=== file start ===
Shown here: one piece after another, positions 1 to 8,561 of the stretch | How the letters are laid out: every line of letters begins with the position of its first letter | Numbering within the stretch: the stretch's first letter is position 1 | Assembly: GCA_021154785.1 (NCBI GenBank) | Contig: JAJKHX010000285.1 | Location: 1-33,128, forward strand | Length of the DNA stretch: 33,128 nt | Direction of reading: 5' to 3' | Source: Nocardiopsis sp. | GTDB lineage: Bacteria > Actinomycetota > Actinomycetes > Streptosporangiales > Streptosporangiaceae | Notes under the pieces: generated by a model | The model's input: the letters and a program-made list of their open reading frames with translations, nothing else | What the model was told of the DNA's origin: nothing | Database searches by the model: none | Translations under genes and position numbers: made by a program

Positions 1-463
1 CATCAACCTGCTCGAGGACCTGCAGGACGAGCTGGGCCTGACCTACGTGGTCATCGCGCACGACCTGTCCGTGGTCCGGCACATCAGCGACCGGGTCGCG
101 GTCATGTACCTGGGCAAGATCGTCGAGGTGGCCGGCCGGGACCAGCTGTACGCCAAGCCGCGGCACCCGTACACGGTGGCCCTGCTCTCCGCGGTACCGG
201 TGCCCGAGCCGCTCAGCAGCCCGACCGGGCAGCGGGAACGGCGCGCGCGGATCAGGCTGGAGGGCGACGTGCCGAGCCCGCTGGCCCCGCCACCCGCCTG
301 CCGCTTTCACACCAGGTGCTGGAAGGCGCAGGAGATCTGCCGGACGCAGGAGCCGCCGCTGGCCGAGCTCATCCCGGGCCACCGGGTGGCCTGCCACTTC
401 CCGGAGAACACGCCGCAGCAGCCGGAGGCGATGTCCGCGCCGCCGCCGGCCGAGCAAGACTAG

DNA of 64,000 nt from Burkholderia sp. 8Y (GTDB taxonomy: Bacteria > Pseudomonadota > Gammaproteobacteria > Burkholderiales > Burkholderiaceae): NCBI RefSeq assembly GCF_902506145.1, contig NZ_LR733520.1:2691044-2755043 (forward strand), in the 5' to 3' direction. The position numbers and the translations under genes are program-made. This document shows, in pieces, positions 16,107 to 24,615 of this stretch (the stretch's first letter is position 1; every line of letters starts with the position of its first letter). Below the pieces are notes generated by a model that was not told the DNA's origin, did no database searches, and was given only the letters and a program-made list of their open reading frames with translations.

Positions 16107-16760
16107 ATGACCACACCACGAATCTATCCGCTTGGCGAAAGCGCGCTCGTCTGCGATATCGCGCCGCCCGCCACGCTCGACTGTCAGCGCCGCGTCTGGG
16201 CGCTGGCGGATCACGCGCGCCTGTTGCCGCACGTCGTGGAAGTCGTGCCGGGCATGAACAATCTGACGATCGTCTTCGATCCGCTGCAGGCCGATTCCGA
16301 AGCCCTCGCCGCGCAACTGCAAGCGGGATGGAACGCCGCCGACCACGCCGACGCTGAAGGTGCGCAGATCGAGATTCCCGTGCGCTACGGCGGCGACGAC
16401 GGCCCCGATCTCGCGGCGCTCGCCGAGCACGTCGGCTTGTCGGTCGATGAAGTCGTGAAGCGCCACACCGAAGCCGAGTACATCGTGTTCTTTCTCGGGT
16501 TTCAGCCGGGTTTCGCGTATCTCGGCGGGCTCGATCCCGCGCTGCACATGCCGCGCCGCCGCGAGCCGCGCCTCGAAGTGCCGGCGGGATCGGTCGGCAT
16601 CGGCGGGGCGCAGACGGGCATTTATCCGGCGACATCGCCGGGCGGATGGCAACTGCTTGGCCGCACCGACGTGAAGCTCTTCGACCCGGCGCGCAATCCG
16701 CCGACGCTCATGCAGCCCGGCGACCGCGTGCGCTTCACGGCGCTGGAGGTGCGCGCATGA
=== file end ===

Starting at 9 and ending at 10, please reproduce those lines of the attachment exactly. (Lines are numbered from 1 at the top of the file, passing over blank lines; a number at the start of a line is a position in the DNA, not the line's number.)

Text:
Positions 16107-16760
16107 ATGACCACACCACGAATCTATCCGCTTGGCGAAAGCGCGCTCGTCTGCGATATCGCGCCGCCCGCCACGCTCGACTGTCAGCGCCGCGTCTGGG